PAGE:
We’ve had the new 11-speed XT drivetrain fitted to our Yeti SB-5 for a few weeks now. Previously this bike was fitted with a SRAM X01 drivetrain, so we opted to run the nearest XT equivalent, a 1×11 setup with 32-tooth ring. Here are our early impressions.
The single-ring drivetrain we fitted was equipped with the 32-tooth DCE (Dynamic Chain Engagement) chainring and the super-wide range Rhythm Step 11-42 tooth cassette out the back. The two big questions that we brought to the this test were: would the 11-42 cassette provide an adequate spread of gears for 1×11 use (especially compared to SRAM’s 10-42 offering)? And would the chain stay on without a chain guide?
The second question is easy to answer. Did the chain drop off the chain ring? No, not once. During our testing we didn’t experience any dropped chains, not even a hint of it. And after a few rides bedding in the system, the chainring and chain were a quiet and smooth duo, gliding along with zero noise or feedback.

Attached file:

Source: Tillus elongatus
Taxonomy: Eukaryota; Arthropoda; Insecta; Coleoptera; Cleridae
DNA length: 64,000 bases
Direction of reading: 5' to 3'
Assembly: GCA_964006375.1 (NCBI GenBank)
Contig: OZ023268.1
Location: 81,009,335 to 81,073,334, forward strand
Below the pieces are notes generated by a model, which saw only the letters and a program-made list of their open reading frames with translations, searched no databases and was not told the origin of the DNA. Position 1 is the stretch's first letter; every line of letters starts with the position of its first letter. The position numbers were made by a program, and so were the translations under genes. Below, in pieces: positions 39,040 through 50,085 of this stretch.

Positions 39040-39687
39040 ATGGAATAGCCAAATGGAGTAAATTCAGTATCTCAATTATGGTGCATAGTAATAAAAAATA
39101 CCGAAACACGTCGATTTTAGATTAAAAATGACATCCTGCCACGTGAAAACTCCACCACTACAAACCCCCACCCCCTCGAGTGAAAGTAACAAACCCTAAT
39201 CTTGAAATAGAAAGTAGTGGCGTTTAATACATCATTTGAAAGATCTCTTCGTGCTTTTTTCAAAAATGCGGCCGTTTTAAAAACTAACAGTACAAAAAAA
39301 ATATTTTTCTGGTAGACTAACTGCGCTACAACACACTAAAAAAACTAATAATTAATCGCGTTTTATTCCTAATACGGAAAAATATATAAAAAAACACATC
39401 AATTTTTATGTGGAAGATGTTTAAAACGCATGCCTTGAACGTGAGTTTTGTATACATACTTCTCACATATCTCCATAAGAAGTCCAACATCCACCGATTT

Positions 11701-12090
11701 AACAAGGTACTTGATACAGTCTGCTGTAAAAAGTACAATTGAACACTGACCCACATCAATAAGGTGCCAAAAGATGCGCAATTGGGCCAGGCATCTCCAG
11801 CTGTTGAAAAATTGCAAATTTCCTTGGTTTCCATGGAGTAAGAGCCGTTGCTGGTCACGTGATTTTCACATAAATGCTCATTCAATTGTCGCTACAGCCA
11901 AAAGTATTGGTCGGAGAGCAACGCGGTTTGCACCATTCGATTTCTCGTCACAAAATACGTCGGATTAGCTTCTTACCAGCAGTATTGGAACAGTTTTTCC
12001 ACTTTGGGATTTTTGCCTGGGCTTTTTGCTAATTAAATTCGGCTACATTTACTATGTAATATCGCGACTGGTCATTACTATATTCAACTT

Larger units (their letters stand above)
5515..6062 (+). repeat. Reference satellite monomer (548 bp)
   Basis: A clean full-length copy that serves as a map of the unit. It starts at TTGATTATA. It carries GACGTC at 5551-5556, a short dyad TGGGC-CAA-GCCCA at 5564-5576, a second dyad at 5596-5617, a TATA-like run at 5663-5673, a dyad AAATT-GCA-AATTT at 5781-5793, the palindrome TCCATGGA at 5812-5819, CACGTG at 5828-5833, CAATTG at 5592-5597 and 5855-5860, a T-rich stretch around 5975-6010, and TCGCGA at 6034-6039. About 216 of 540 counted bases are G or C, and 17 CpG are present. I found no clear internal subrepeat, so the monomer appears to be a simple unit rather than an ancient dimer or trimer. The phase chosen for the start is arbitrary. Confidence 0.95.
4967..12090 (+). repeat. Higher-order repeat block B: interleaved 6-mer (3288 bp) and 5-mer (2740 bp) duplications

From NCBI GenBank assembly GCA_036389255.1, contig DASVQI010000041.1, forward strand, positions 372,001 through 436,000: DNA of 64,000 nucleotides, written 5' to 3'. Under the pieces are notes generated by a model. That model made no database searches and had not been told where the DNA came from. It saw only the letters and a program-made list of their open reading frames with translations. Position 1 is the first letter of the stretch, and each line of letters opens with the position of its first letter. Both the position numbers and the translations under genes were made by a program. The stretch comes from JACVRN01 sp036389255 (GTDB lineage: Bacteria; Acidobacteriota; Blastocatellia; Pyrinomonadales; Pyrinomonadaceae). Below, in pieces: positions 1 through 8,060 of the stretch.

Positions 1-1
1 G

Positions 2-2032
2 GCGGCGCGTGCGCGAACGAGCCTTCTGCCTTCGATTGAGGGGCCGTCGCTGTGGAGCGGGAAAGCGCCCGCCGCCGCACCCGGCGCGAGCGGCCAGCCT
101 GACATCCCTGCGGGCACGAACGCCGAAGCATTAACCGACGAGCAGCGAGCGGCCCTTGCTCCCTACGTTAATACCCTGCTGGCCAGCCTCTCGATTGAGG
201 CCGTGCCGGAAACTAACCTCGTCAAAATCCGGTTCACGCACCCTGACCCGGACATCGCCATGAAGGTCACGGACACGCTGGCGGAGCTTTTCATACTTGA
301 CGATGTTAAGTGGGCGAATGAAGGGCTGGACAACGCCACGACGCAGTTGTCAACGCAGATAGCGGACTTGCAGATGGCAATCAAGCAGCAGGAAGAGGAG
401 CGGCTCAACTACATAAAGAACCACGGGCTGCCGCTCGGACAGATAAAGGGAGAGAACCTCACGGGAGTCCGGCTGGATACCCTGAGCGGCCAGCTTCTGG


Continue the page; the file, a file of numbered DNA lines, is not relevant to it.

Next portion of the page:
Did the chain drop off the chain ring? No, not once.
The SRAM narrow/wide chain ring system has proven to be near flawless – we’ve only dropped chains with narrow/wide rings a handful of times or in muddy conditions – so effective chain retention was always going to be vital in ensuring uptake of Shimano’s 1×11 system. Many other chain ring manufacturers have been jumping aboard with the alternating teeth thickness design (Race Face, Wolftooth and E13 are just a few), Shimano’s take on the single ring design however is very different. The teeth are consistent in shape/width but they are much taller and squarer than on traditional rings. Said to increase chain retension by 150%, the new teeth profile has us convinced.